A Merry Opening Day Eve to one and all!
Johnson Yanked! (after fouling a ball off of his knee). We all see what we want to see in this one. If you want proof that NJ is fragile, here it is. If you want a story of a ball player with bad luck just before Opening Day, here it is. If you want a funny headline, well, we aim to please.
Fangraphs has finished their Organizational Rankings, and the Yankees are at the top of the heap. Maybe it's because I have so much respect for Dan Cameron's work that I'm giddy to hear him say things like:
the Mets have access to the same media market and spend money like drunken sailors, but they don’t win, because they’re not using their resources well.
It’s not just the size of the Big Apple that gives the Yankees the advantage they enjoy. It’s their place in the history of the game, and how well they’ve leveraged that into developing a fan base that perpetuates itself constantly. The combination of the market, the nostalgia, and the winning have created a perfect storm, and the result is a franchise that towers over the rest.
There are no real surprises in Fangraphs' Current Talent or Future Talent portions of the Org. Ranking, but if you were thinking about starting to follow some prospects this season, you could do worse than Montero, Romine, Melancon, and Heathcott.
It's interesting that Fangraphs talked about the lesser depth in the minors for the starting rotation. If by fall off, you mean the team doesn't have two of the best pitchers in the game under age 22 anymore, then yes, I agree.
Pending Pinstripes takes a look at the Yanks organizational depth at starter. In 2009 and 2003, the Yanks used 9 starting pitchers. They averaged 13 starters in all the years in between (always between 12 and 14).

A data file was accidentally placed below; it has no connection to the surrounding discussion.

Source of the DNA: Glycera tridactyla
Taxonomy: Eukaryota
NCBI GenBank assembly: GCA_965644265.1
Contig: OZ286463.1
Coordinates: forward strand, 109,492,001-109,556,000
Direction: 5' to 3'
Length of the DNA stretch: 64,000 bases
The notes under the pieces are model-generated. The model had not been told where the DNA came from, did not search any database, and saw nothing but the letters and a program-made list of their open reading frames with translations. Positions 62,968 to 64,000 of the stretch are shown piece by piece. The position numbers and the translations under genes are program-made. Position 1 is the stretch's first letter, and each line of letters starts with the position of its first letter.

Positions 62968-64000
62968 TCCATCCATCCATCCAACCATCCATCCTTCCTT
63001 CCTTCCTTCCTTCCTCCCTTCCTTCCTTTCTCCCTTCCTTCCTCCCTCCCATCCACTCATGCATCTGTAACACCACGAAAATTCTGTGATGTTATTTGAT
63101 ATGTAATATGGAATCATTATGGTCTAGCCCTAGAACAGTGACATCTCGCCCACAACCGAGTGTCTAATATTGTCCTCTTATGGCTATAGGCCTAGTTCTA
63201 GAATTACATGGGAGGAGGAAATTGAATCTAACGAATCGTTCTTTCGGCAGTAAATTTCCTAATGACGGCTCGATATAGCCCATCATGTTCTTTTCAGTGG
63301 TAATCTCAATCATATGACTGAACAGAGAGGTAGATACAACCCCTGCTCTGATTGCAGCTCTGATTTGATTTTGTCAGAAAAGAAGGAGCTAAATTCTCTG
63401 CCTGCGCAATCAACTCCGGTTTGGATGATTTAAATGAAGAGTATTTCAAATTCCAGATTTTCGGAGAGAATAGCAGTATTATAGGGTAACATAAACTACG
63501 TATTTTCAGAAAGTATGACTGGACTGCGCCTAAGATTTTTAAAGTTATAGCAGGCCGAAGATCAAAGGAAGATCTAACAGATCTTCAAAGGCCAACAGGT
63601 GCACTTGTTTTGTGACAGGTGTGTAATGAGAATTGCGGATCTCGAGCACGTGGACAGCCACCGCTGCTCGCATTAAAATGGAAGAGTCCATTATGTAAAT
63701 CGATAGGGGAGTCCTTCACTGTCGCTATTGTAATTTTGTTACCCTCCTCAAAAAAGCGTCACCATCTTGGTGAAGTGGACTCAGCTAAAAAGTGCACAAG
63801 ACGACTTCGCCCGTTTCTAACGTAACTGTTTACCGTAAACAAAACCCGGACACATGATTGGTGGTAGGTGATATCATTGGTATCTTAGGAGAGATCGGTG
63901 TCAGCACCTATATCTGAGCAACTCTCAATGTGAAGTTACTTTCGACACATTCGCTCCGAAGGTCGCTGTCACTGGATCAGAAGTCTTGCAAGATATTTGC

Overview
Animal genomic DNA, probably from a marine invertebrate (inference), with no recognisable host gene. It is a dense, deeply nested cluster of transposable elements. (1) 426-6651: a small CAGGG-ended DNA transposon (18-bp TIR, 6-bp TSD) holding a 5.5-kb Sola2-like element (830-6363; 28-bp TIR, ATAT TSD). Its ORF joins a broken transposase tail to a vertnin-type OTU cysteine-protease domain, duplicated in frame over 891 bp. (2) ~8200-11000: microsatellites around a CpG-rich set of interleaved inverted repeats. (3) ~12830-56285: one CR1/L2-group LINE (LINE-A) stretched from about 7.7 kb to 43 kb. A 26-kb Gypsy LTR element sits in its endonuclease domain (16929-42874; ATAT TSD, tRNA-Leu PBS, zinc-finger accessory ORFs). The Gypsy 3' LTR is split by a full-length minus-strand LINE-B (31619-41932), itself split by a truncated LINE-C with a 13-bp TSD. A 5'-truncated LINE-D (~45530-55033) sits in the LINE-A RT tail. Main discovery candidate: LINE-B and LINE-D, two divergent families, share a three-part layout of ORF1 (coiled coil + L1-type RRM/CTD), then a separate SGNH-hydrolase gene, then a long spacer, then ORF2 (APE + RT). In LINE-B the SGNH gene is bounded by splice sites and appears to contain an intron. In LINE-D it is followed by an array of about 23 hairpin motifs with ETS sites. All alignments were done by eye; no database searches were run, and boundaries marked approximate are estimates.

If we believe the Yanks that Joba won't be in the rotation this season (grr!), then to get to 9 means Mitre, Aceves, Zach McAllister, Ivan Nova. To get to thirteen means we'll see Zach Sergovia, Josh Schmidt, Lance Pendleton and Kei Igawa.
Thankfully, to make that seem like not such a bad thing, Greg Fertel gives a write up of my current prospect-crush Zach McAllister.
McAllister primarily works off of his sinking two-seam fastball. With it, he breaks a ton of bats and gets a ton of ground balls. Reports on his velocity differ. Near the end of last season, Baseball America reported that he wasn't even reaching 90 with his four-seamer. Contrary to that, I've heard that his four-seamer hit upwards of 93 at certain points this season. I'd say that he needs his two-seam fastball to come in at 89-91 for it to be successful in the majors.
If that sounds a lot like former Yankee Ross Ohlendorf to you, remember that Ohlendorf just finished a season of 176 IP at league average ERA with less than a hit per inning and 5.6 K/9. League average is the most underrated commodity in baseball, and on a superstar team like the Yankees, cheap league average means more money to spend on the big cogs.